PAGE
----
“‘Cause they need a new song like a new religion, music for the television. I can’t do the long division. Someone do the math.” ~Jason Mraz (Wordplay)
I don’t like Twitter. There’s just something counterproductive in finding something to say, then being forced to limit it to 140 letters, or characters, or whatever they want to call it these days. I like being brief, or concise, or whatever you want to call it, but I like to do it on my own, not because someone is making me do it. Perhaps that’s why I didn’t really make for a good journalist. It was writing, but it wasn’t writing what I wanted to write, in the way that I wanted to write it, on whatever subject I so deemed worthy.
There’s just something about Twitter that’s suspect. It’s kind of like an advanced form of gossip, except that everyone can read it everywhere. It’s not really for secrets then, and yet people expose those innermost thoughts utilizing the forum. I guess there’s something about making something public that gives people a heady rush, that is transformative in a way that most other things just can’t match. Or that’s what they tell themselves when they’re letting you (and everyone else in the Twitterverse) know the shape of their pain.
And I get the idea. I do. It’s supposed to be a big soup bowl where everyone contributes, a massive spider’s web where everything sticks and we are forced to stare at them every time we pass. Every time we pick up our phones. Every time we get retweeted by someone, BY ANYONE. Because a retweet is like getting a phone call direct from god, like we are suddenly famous and ready for our closeups. Especially when that retweet does indeed come from someone we placed after the almighty hashtag.
So tweets have to be worthy.
All hail the new usage for the number sign. A hashtag is a grand way of saying “Look AT me” because to everyone who searches for the particular hashtag you displayed it will come up. Your tweet will come up. They can read it, and love it, and yes indeed, retweet it to their heart’s content. @therealjaymohr just enjoyed my tweet so much he had to retweet it, and now everyone who subscribes to @therealjaymohr is now reading my tweet.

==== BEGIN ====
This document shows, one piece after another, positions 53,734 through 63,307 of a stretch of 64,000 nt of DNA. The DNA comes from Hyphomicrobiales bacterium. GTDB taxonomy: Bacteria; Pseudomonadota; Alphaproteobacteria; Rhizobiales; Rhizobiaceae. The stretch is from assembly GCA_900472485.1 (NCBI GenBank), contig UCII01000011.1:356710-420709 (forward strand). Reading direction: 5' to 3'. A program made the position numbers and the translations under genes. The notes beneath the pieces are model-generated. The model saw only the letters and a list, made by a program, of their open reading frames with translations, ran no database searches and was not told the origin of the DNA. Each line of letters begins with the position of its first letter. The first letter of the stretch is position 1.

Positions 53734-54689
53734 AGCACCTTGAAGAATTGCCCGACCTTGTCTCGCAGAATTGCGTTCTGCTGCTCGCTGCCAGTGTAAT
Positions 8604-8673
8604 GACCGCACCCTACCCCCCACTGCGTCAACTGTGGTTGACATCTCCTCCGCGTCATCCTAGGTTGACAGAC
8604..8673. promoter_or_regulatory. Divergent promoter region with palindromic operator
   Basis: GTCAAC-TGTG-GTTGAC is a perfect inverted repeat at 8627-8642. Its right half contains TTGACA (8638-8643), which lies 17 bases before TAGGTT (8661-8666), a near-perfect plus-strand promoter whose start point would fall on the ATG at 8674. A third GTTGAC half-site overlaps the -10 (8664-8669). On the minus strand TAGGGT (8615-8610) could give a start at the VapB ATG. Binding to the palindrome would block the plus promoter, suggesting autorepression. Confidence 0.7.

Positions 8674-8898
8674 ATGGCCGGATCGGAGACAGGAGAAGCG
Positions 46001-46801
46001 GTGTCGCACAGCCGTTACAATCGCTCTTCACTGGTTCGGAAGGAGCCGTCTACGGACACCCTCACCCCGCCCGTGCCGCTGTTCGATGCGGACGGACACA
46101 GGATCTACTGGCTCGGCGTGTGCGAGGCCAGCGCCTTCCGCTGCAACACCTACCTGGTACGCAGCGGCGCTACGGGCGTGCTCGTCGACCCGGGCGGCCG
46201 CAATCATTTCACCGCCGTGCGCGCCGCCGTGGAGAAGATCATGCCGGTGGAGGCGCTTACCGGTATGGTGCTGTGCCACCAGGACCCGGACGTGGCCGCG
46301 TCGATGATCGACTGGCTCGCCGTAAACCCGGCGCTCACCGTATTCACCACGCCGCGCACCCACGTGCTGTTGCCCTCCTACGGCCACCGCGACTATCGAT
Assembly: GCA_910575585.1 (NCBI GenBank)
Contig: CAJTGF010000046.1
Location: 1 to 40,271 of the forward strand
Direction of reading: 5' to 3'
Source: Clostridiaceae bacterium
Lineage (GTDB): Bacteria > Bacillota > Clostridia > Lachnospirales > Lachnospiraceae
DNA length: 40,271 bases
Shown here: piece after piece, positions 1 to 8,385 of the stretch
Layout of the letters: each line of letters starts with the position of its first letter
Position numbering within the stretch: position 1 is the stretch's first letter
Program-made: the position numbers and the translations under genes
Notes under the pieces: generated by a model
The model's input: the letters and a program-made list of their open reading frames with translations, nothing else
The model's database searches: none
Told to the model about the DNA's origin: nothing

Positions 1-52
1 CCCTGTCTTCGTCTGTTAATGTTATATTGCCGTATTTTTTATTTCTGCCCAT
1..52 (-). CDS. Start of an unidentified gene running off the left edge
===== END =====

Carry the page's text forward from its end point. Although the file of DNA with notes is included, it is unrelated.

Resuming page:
So tweets have to be worthy. They have to justify the time and effort we’ve spent on them. We have to make sure we are putting the absolutely best, the absolute most appropriate hashtag on each tweet. After all, we need the best coverage, the best chance that someone who is anyone will read and appreciate our pithy wordplay. A little birdy told me. A little birdy whispered in my ear, but it wasn’t a whisper. It was a shout, a sound heard round the world, but it wasn’t even a sound. It was the power of words multiplied by the power of the platform.
But yeah, I hate it. I use it, but I hate it. And I know what you’re thinking. Why use something that you hate? It’s a rather simple explanation too. Because everybody else is doing it. Well, not quite everybody else. But many of the people I appreciate for their artistic merit, literary skill, or sports acumen like to tweet. I’m not generally a fan of political tweets because we all know politicians always have an agenda, whether on or off social media. That of course doesn’t stop the zeitgeist that is Twitter from recommending politicians for me to subscribe to on a daily basis.
I delete those recommendations.
Then I’ll dig out a hashtag and get busy.
Seriously, though, I only tweet about once a month, when I remember that it is indeed an interactive platform. It’s kind of like when I’m playing golf on the Wii and I forget that I’m playing over a connection and those are real people walking the “course” with me, until a speech box shows up out of nowhere. I respond, and then I forget again. It’s the same way with Twitter. I catch a tweet once, and it moves me. So I either like it, or I retweet it (as if my retweeting something will make it more popular) and then I’m off again for another month. Or sometimes when something short comes to me that I feel like imparting on the universe. Then I’ll dig out a hashtag and get busy.
Then I’ll dig out a hashtag and get busy.
But Twitter and I will never be more than acquaintances. I just wasn’t built for the stamina and discipline it takes to perfectly construct hashtags, to cyber stalk celebrities’ tweets, or to just do pretty much anything on that type of social media. I just can’t quite wrap my brain around it for longer than a few minutes. In fact, this is probably the longest I’ve ever sat in front of any screen, without pause, and thought about Twitter.
Twitter is like a new religion, a type of worship of social media itself, a grand attempt at brevity that somehow misses the mark when people feel the need to tweet every single second of every single day. #prayer #newreligion #tweetsrlife. I deleted the app once, and it was gone for a while before someone reminded me that they had sent me an @sammcmanus callout, and they were wondering why I hadn’t responded. I almost told them it wasn’t them. It was me. But I felt that would be too cliche a response. I wanted to craft something spectacular to tell them how I really felt.
But it would have been over 140 letters, or characters, or whatever they want to call it these days. So I didn’t.